Philip Marlow and Lew Archer would recognize a kindred spirit in Jimmy Gage, reporter for SLAP magazine, troublemaker by trade and inclination, and the hero of Robert Ferrigno’s sinuous new crime novel. While taking part in a Hollywood scavenger hunt, Jimmy meets Garret Walsh, a bad-boy movie maker in the truest sense: He’s just been released from prison after serving seven years for the murder of a teenaged girl. But Walsh claims he was framed and is writing a screenplay to prove it. He wants Jimmy to help him peddle it, sight unseen.
The next time Jimmy sees the director, he’s floating face-down in a koi pond and “The Most Dangerous Screenplay in Hollywood” has disappeared. Is Walsh a casualty of bad habits or has somebody crossed him off a list? And is Jimmy next? Combining nerve-shredding suspense and heat-seeking satire, Scavenger Hunt is an addictive read.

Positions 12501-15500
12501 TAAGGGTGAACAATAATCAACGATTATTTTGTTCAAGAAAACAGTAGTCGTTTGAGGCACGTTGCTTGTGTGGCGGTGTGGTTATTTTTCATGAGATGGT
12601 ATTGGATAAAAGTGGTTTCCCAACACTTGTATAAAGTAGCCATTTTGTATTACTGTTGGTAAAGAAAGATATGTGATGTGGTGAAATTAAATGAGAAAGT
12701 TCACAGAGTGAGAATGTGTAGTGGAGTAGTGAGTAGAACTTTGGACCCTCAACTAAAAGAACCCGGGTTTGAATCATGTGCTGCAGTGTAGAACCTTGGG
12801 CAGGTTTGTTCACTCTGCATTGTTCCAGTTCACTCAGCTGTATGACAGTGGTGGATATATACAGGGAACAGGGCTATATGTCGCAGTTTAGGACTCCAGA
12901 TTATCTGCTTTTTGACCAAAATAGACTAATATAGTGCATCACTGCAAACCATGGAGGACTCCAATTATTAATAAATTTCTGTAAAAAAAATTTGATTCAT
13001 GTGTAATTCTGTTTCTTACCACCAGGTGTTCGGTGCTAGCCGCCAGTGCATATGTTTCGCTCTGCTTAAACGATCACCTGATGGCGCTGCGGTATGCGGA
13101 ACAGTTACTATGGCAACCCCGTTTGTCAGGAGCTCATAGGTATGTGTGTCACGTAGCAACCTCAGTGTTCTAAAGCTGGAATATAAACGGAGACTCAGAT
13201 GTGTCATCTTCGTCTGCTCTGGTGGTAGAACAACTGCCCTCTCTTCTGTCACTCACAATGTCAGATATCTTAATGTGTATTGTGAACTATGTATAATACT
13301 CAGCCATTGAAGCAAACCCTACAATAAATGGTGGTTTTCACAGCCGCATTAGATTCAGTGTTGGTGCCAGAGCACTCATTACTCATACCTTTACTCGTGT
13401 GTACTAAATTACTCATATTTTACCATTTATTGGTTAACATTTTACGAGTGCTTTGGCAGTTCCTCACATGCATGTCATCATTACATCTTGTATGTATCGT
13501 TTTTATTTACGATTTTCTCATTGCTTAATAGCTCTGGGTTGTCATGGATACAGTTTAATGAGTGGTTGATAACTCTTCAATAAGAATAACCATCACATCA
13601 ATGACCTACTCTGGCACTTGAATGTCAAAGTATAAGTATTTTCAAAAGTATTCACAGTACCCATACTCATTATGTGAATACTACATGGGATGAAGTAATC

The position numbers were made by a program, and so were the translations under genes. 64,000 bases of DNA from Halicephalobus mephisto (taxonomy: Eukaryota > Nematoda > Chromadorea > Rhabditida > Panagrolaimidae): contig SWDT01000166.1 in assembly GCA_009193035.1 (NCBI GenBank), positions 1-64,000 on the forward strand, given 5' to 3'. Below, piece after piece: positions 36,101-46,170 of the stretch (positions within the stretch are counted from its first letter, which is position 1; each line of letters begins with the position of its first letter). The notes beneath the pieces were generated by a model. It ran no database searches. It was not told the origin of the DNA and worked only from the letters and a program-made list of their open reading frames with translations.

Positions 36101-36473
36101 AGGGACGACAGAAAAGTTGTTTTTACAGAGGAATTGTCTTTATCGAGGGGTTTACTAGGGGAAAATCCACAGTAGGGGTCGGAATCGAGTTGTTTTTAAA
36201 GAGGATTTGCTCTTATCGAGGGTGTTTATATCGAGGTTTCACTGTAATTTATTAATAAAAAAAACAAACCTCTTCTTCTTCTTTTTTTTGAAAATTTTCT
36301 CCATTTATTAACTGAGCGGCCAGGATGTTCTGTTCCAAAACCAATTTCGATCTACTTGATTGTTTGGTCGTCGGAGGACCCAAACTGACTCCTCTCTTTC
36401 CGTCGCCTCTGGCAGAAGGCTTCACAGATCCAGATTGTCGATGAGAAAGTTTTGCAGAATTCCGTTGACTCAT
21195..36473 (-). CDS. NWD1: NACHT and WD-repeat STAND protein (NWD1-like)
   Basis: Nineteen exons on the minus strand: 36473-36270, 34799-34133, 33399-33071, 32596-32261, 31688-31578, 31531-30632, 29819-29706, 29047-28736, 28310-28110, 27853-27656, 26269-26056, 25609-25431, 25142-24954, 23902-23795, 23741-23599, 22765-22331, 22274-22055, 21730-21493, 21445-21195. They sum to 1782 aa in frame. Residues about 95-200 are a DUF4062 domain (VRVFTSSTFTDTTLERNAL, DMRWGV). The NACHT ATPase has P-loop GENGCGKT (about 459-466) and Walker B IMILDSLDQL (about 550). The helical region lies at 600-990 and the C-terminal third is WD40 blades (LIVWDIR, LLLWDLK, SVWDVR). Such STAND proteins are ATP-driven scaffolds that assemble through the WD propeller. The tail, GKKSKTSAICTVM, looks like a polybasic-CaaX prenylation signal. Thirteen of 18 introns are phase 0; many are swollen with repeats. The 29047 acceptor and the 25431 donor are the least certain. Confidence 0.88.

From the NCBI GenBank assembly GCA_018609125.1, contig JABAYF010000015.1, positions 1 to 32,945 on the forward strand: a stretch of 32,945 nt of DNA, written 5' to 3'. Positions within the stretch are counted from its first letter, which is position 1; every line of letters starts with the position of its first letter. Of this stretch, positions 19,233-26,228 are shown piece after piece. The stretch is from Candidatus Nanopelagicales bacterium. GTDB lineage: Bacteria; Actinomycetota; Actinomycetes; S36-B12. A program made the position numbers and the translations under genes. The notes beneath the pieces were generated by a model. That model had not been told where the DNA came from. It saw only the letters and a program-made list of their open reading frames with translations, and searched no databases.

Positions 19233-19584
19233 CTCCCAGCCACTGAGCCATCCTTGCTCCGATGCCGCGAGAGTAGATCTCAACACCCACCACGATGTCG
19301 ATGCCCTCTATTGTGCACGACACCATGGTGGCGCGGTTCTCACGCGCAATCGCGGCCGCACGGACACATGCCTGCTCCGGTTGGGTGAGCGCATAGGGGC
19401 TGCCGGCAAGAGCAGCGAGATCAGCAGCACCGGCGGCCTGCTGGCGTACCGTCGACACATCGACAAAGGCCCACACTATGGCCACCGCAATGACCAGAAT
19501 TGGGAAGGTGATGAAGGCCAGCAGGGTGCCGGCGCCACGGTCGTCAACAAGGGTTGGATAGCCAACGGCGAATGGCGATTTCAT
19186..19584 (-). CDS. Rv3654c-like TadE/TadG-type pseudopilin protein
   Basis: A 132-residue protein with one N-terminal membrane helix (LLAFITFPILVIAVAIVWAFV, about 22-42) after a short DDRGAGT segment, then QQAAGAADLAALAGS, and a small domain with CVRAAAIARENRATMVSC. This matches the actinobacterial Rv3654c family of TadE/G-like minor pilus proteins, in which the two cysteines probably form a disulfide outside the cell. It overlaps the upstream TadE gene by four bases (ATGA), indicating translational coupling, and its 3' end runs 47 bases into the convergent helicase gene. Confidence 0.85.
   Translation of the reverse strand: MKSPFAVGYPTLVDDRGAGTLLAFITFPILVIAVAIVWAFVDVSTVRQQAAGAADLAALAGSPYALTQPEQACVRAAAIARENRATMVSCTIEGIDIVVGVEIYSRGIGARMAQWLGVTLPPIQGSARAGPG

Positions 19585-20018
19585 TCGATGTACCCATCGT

Ferrigno (Horse Latitudes) delivers another devastating and entertaining critique of celebrity culture in his darkly comic suspense story set among the players and would-be players of contemporary Hollywood. Jimmy Gage, a reporter for the ferociously dishy SLAP magazine (and the protagonist of Ferrigno's previous novel Flinch), stumbles on an explosive story while interviewing Garrett Walsh, an Oscar-winning Hollywood director who just finished serving seven years in prison for the murder of teenage wanna-be actress Heather Grimm. Walsh swears he's not guilty and tells Gage he's written a movie about what really happened, The Most Dangerous Screenplay in Hollywood. Gage is skeptical, but when Walsh turns up dead (and the screenplay missing), he goes to work to find out the truth. Ferrigno explores the sordid underworlds of Tinseltown and the LAPD through a number of sharply etched characters, such as twin aspiring actresses Tamra and Tonya Monelli, who keep losing parts to their blonde colleagues; Gage's insecure slacker sidekick Rollo ("If you were a woman, would you find me sexually attractive?") and the memorably tough policewoman Helen Katz. Gage is himself a compelling character whose cynicism is balanced by a real moral center. Walsh's death proves to be a mystery of real complexity, involving all the baser motives greed, lust, ambition as well as a noble one: love. Unfortunately, the resolution becomes obvious to the reader long before Gage figures it out, but this insightful and often very funny novel is still a pleasure to read.